ANNAPOLIS (AP) — Maryland's blueprint for turning thousands of military jobs into a powerful economic engine — instead of a development nightmare — includes an emphasis on improving science-and-technology education and billions of dollars in investments in infrastructure.
Lt. Gov. Anthony G. Brown, a Democrat who was chairman of a subcabinet on how to prepare for as many as 60,000 potential new jobs, yesterday submitted a report with the overall plan to Gov. Martin O'Malley, a Democrat. Mr. Brown said Maryland is experiencing the most growth of any state in military-related jobs on a per capita basis because of the base-realignment plan approved in 2005.
The exact number of jobs Maryland will receive is not clear. However, conservative estimates in the report indicate there will be about 15,500 direct jobs and 23,000 indirect jobs, such as contractors working with military bases. There also will be about 7,300 support jobs, such as retail positions or day-care jobs, because of decisions made by the Base Closure and Realignment Commission, also known as BRAC.
Most of the jobs will be in nine jurisdictions — Anne Arundel, Baltimore, Cecil, Frederick, Harford, Howard, Montgomery, Prince George's counties and Baltimore City. Fort Meade in Anne Arundel County is set to get about 10,000 jobs, and the Aberdeen Proving Ground in Harford County will get an estimated 13,000.
Handling the strain on roads and schools will be the biggest challenges, Mr. Brown said.
The Maryland Department of Transportation has identified 26 BRAC-related projects in an $8.5 billion draft proposal for 2008 to 2013. The state already has allocated $1.6 billion for BRAC projects, including the widening of Interstate 95 north of Baltimore City and widening of Maryland Route 175 near Fort Meade.
Mr. Brown also said the state plans to invest $1 billion in MARC commuter trains from now to 2015.
The report estimates that 70 percent of the new jobs will be filled by Maryland residents.
To help make sure the state will be ready to supply the work force, the state has taken several steps that include:
• Setting up employment licensing and certification reciprocity with New Jersey and Virginia.
•Opening one-stop career centers in Fort Monmouth in New Jersey and in Northern Virginia.
• Working to enhance science and math education to prepare students for the jobs.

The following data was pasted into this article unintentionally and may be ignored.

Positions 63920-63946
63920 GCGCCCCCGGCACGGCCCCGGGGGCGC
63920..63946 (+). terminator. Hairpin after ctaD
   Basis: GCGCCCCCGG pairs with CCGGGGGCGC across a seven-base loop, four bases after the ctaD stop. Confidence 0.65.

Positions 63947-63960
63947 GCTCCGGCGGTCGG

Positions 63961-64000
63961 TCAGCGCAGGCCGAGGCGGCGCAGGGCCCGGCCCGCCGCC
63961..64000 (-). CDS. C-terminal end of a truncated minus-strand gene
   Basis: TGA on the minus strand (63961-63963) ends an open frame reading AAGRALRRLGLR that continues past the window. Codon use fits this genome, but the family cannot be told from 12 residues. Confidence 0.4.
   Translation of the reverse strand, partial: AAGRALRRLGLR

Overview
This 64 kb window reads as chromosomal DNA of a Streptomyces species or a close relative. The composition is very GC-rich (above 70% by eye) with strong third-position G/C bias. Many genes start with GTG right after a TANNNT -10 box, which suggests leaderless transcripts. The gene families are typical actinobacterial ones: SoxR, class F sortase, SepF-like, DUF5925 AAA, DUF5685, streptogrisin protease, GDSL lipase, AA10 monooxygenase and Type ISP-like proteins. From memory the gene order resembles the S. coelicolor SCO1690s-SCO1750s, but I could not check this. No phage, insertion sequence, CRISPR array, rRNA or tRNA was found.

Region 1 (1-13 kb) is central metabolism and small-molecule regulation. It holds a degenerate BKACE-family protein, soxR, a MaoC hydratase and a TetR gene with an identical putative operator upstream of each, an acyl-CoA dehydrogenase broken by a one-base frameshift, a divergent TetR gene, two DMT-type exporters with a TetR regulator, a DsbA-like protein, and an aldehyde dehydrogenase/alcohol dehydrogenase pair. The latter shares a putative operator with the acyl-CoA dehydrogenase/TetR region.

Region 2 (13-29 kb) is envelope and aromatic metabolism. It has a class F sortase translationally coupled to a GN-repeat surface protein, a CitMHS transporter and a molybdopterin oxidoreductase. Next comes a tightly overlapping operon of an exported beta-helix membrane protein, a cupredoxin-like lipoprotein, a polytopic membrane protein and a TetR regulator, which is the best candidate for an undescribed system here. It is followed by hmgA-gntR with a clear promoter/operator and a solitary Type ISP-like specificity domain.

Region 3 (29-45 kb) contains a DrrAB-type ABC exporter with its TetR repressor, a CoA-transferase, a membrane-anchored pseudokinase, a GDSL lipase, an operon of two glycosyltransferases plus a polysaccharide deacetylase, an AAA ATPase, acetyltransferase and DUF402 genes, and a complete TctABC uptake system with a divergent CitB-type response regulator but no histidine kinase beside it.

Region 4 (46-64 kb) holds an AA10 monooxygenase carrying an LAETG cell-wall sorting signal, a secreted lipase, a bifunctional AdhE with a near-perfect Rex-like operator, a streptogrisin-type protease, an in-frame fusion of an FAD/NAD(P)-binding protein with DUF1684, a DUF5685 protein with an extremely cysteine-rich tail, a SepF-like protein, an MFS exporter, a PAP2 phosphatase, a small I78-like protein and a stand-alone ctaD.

The plan also calls for instituting a program to encourage students to avoid getting into legal trouble that could jeopardize future employment in the military.
"BRAC will be here in 2011, but it is not an end date as the lieutenant governor underscored," Mr. O'Malley said. "We have an obligation not just to preserve our quality of life, but to improve it."
During the 2007 General Assembly session, the state set aside nearly $2 billion for BRAC-related improvements over the next five years.
"In [fiscal year] 2008 alone, the state will invest $785 million on K-12 public school and community college construction, highway improvements, transit and wastewater-treatment plants in communities that will experience the most significant BRAC-related growth," the report stated.
More BRAC-related investments will be proposed next year.
The O'Malley administration also plans to push for three pieces of legislation to help address BRAC growth.
The first proposal includes bolstering higher-education initiatives by setting aside some of the $55 million that has been approved by the General Assembly for higher education.
The second proposal relates to creating a program to encourage residential development in communities affected by the base realignment, called BRAC Zones.
The third is a proposal that involves giving state and local governments flexibility in negotiating with private developers to receive lump payments instead of steady streams of property tax revenue.
The military has been offering leases to private developers who build amenities on bases, developments that are subject to state and county property taxes. The idea is to make it easier to generate money for roads, water and sewage treatment plants.